President Rick Hurley approached members of UMW’s Student Senate in a forum where he defended the planned tuition hike, addressing many students’ objections.
He opened his speech with the statement that no decision has been made yet regarding tuition.
“This is a conversation about what could and might happen,” he said.
There are two possible scenarios that could occur, he said. The first scenario would raise tuition by $1,206 per year. The second would raise it by $2,464 per year.
Hurley said that as UMW struggles to avoid falling off a financial cliff, the university is looking towards its reputation as well, with an eye towards the SACS reaccreditation process that has already begun.
In order to maintain everything at its current standard, tuition would need to increase in the first scenario next year, Hurley said.
Any additional progress made with the university’s Strategic Plan, which was formed by Hurley to chart the future vision and formation of Mary Washington, would require the higher rates provided in the second scenario.
“This is a great, great institution,” he said. “We can’t tread water. That’s why we’re having this conversation.”
He put the possible tuition raise in the context of $8 million in budget cuts, or 35 percent of UMW’s budget, since 2007.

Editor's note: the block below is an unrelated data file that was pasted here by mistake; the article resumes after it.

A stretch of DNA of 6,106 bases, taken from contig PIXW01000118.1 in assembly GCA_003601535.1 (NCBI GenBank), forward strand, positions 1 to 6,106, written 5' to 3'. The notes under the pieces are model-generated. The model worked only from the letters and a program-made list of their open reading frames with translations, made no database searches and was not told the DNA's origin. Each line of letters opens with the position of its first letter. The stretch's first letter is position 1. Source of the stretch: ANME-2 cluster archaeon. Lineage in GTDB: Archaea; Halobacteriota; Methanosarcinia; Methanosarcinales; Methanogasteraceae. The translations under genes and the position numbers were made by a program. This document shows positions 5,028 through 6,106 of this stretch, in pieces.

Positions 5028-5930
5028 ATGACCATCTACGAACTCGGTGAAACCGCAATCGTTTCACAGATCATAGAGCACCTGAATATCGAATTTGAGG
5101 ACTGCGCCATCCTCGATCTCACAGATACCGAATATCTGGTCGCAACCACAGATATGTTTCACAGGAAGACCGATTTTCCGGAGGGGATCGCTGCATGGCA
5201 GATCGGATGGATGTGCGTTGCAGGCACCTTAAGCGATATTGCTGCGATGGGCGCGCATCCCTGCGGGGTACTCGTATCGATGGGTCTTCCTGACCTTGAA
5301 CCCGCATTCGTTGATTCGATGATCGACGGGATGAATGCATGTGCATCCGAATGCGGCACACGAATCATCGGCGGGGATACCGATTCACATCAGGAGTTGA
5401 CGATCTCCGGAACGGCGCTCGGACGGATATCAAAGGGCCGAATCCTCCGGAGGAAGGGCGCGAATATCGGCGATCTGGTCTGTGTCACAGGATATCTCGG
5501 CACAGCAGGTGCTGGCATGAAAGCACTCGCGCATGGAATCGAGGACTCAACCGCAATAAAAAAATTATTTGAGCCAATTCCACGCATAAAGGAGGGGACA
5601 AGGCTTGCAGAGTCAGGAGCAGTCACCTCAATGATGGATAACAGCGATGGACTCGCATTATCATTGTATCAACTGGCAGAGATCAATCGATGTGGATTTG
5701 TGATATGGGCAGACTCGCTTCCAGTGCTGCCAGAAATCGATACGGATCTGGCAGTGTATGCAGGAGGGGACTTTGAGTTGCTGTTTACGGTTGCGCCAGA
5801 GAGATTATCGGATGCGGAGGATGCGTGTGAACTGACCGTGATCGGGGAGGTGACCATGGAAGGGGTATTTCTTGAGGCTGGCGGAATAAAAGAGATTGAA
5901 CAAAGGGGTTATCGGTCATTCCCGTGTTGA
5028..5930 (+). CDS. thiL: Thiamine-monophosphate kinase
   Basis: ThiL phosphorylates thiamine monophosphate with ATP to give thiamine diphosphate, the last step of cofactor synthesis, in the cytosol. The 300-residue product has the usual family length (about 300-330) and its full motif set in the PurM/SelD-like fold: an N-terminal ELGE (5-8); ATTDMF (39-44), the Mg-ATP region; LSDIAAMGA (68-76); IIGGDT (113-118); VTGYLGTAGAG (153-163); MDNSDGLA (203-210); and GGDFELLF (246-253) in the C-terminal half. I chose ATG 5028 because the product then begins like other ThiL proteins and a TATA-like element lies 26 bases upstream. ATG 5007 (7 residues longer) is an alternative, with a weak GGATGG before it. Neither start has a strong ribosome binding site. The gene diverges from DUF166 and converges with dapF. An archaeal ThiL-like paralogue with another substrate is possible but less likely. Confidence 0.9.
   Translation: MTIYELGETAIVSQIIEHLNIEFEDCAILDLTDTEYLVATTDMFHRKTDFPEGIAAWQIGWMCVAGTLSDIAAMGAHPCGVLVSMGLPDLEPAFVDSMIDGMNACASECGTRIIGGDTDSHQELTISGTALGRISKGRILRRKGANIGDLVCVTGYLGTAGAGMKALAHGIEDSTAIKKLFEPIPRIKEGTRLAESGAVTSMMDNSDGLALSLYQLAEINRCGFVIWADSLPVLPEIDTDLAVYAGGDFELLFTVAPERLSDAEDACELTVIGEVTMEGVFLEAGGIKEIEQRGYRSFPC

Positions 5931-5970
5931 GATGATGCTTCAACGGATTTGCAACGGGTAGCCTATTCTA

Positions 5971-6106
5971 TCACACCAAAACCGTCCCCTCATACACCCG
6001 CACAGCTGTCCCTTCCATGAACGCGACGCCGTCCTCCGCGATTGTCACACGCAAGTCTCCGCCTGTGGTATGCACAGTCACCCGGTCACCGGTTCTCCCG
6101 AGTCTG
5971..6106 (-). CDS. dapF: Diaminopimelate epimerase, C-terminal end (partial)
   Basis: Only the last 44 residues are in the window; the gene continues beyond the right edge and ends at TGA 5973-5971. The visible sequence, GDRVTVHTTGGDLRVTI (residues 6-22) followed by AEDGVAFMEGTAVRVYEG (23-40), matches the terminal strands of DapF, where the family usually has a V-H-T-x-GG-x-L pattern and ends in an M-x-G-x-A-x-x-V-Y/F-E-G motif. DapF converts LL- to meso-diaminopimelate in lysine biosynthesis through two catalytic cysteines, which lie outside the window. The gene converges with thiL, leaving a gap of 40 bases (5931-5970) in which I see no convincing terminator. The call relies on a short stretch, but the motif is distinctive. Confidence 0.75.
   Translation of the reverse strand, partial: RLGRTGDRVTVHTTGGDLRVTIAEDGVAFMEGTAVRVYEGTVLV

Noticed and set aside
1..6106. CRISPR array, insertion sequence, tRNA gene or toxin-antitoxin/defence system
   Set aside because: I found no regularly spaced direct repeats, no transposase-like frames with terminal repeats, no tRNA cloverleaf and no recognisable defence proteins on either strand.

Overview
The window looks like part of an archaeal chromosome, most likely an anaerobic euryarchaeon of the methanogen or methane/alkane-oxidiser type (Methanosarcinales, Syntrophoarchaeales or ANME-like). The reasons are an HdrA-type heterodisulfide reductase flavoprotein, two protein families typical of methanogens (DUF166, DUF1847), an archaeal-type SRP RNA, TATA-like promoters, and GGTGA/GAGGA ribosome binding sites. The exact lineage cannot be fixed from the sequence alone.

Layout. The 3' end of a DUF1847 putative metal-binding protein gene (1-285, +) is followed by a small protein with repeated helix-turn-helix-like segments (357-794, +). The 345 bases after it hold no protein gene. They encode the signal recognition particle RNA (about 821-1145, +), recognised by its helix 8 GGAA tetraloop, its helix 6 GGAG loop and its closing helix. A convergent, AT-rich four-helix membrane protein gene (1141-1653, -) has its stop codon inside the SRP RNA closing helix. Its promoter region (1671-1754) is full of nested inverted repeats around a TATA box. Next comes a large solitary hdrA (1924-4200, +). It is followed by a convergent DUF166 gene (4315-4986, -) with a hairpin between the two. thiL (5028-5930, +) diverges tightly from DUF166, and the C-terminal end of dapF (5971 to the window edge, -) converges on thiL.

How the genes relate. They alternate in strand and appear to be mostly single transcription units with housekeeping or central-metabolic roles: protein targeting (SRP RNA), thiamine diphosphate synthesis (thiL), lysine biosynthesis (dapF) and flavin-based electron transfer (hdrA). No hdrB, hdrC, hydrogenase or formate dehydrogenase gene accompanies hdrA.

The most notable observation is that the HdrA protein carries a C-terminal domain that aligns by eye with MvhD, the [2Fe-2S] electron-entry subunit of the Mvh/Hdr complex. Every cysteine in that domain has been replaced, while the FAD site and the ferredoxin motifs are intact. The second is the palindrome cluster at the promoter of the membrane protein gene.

For the 2011-2012 academic year alone, the Commonwealth of Virginia will cut $2.3 million, according to Hurley, and the federal stimulus money provided by the Obama administration to public colleges and universities for two years will also no longer be available.
Hurley cleared up the misconception among UMW students that the tuition hike is related to the construction of Eagle Village. He said the UMW Foundation funded the project entirely and no funds from UMW were used.
“By state law, tuition can’t be used to build buildings,” he said.
He defined tuition as the final cost for a student to attend Mary Washington, including tuition, room charges, dining hall plans and comprehensive fees.
The Department of Information Technology and the Office of Purchasing and Central Storeroom have been hit the hardest, according to Hurley. Most university purchasing departments have around five or six employees; UMW has two.
“[The IT department has] something like 12 positions down in that area,” he said.
Hurley mentioned a possible scenario where the lack of funding for personnel in these departments would be harmful to the way the university is perceived if the university is ever audited.
If the university is audited, and they find “significant deficiencies in these areas, we will be publicly embarrassed,” Hurley said.
Hurley said that his years as the university’s chief financial officer have shown him that a tuition raise is the only option left.
“If anyone knows where the fat is in the budget, it would be me,” he said. “It’s not like we have room in our budget to reduce it any further.”
Photo: President Rick Hurley speaking at the student senate meeting Wednesday afternoon. Olivia Snider/Bullet.